Posts Tagged ‘plotting a writer’s platform’

Coach Teresa, did you write an article about plotting a writer’s platform for Plot Teacher Martha Alderson?

Martha Alderson, plot teacher, published my article especially written for her: http://www.blockbusterplots.com/resc/teresa.html

Here’s Martha’s introduction:

Teresa LeYung Ryan

I met Teresa more than twelve years ago, before either of us were published. When Teresa’s book, Love Made of Heart, a story about a daughter’s journey to self-forgiveness, was published by Kensington Publishing NY, she gave me credit for teaching her about the difference between front-story and back-story. As she promoted her book, she generously continued to give me credit and, in so doing, helped launch my plot teaching career. I’ve been grateful for her help ever since.

Now, Teresa has crafted a book for writers interested in building a platform for themselves. Early in our careers, the need for a fiction writer to have a “platform” was not great. Today, it’s imperative for all writers to establish a platform for themselves. In her new book, Build Your Writer’s Platform & Fanbase in 22 Days Teresa gives easy to follow steps. I asked her to share some of her thoughts and ideas on building a writer’s platform.

Know Where Your Protagonist Is Going, Plot Your Story; Know Where Your Career is Heading, Plot Your Platform

From Plot Master Martha Alderson you have learned how to plot your story. Now, you might be asking “What is a platform?” and “Why do I need to plot one?”

On page 1 of my workbook Build Your Writer’s Platform & Fanbase In 22 Days, the definition of platform: “Making your name stand for something—to attract targeted consumers who are likely to buy what you have to sell.”

Celebrity authors and best-selling authors have platforms. Authors who want to attract agents and publishers need platforms; authors who want to be their own publishers need them too.

Martha says: “Plot is what happens to the protagonist because of the dramatic action . . . . when the dramatic action changes him/her at depth over time, the story becomes thematically significant.”

The operative words are “at depth” and “over time.”

Just as your protagonist is transformed, so can your platform.

Years ago, when my publisher (who had found me through my agent) offered me a contract, I had 18 months to “think about my platform” (it would take 18 months for my book to go through the channels– from the day I sign the contract to the day when my book would be in bookstores—18 luxurious months to make my name stand for something).

Today, most authors will never experience that luxury. Why? Because even when an author lands an agent, the author’s manuscript or book proposal is often rejected by publishers if the author cannot show that he/she has a fanbase/platform.

You might be saying “I don’t need publishers. I’m going to self-publish.”

I say “Wonderful! Whether you want to sell rights to a publisher or be your own publisher, “invest” in yourself. Grow your fanbase now. Plot your platform. Know where your career is heading the way you know where your protagonist is going. And please… reach out, not stress out.

3 Tips to Get Started–Make Your Name Audible, Visible, Memorable:

1) When you introduce yourself at parties, meetings, conferences . . . enunciate your full name; the person you’re chatting with could be a future fan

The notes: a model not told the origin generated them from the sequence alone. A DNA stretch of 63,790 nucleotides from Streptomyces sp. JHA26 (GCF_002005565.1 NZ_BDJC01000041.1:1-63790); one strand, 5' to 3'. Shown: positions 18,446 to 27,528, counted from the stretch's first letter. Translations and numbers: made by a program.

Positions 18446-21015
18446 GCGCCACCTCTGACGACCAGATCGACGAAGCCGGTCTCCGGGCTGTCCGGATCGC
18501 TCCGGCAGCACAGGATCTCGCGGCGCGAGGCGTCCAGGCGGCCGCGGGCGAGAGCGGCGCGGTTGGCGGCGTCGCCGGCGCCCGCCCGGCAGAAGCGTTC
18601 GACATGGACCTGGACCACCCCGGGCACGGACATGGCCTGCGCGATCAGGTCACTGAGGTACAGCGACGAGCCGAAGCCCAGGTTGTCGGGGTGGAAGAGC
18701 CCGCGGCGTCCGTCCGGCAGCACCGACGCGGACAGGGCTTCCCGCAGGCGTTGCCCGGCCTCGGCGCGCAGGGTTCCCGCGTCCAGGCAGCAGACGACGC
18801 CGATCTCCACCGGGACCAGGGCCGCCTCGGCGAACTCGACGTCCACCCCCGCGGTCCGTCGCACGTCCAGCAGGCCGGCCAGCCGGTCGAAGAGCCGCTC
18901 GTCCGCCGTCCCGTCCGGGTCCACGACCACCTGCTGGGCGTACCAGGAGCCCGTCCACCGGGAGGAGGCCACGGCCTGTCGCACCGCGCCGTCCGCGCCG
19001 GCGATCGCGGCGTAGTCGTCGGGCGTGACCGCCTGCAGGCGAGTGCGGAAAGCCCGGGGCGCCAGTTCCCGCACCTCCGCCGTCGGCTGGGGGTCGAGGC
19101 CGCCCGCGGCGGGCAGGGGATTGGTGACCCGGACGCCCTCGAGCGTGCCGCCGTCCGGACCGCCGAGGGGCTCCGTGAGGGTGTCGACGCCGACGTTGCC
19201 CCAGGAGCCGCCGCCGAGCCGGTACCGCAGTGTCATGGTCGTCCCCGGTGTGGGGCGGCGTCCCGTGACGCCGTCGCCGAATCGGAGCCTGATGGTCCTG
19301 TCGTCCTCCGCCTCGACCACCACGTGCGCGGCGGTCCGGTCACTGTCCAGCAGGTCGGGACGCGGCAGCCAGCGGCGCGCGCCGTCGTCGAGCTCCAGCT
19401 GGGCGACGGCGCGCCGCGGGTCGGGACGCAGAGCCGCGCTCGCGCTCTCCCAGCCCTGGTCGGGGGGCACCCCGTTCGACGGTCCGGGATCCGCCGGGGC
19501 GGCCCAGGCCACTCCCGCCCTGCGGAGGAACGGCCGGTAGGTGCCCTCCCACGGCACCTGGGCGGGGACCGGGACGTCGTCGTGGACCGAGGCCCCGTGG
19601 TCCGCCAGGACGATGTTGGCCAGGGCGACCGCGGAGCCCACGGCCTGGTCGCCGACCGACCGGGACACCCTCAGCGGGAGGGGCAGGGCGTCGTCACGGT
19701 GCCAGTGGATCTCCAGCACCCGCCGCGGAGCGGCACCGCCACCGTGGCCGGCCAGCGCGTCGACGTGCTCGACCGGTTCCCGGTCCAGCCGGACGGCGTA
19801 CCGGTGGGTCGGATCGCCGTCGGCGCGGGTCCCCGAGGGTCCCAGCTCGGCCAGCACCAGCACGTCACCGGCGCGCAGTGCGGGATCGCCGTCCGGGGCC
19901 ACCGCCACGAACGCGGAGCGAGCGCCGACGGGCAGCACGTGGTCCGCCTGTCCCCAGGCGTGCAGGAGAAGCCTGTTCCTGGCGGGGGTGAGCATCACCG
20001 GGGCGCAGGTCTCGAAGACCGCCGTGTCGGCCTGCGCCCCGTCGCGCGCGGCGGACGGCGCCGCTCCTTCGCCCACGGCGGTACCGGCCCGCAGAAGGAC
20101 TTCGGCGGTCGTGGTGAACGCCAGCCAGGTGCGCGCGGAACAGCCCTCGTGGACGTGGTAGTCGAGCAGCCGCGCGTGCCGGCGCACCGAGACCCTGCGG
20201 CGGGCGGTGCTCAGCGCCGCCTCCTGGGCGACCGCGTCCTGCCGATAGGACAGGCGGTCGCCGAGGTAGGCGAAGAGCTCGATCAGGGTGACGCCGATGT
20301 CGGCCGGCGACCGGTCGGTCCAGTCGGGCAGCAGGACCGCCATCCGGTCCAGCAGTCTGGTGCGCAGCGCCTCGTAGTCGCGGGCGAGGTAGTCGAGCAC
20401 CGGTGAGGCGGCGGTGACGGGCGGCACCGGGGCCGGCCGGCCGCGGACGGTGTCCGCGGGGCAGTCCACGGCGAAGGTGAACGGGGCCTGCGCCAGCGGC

Show your full name on name badges and sign-in sheets. If you have a pen name, and you want people to remember you by that name, use your pseudonym. Your phone’s outgoing message—announce your full name.
2) What does your name look like in your email address? Is it something obscure like “cba94111” cba94111@gmail.com ? You’re professional, make your email address professional. Here are mine: “Teresa LeYung Ryan” WritingCoachTeresa@gmail.com (as a writing career coach); “Teresa LeYung Ryan” Teresa@LoveMadeOfHeart.com (as author of the novel Love Made of Heart)
3) What does your signature block look like? Show your full name. Also, if you like adding quotes in your signature block . . . instead of quoting other people, quote yourself. Show email recipients (even family members and friend) something memorable.
Examples:

Sincerely,
Teresa LeYung Ryan, author/writing career coach
http://WritingCoachTeresa.com
“I use my workbook to help writers gain a competitive edge. A platform is not something you stand on. It’s something you stand for!”

Sincerely,
Teresa LeYung Ryan,
http://LoveMadeOfHeart.com
“I use my novel Love Made of Heart to inspire adult-children of mentally-ill parents to speak openly about the stigmas and to gain resources for their families.”

Thank you, Writing Coach Teresa!

This is a sample of the ideas Teresa has to share with you in her new book, on her blog, and on her website. She, along with Elisa Southard — author of Break Through the Noise, has presented every year at the San Francisco Writers Conference to prepare writers for their pitch sessions with agents and publishers. She has helpful information for writers serious about their writing careers.

Thank you so much, Plot Teacher Martha!

If you’d like to read Martha’s interview of me as a novelist, go here: http://blockbusterplots.com/resc/ryan.html

Did you know that you can pre-order Martha’s new book via Amazon? (will be shipped October 2011 or sooner) The Plot Whisperer: Secrets of Story Structure Any Writer Can Master

 

Cheers to fiction and nonfiction writers!

Happy platform & fanbase building!

Coach Teresa LeYung-Ryan

Click on book cover to go to Amazon

Subscribe to my blog

Enter your email address:

Delivered by FeedBurner

Archives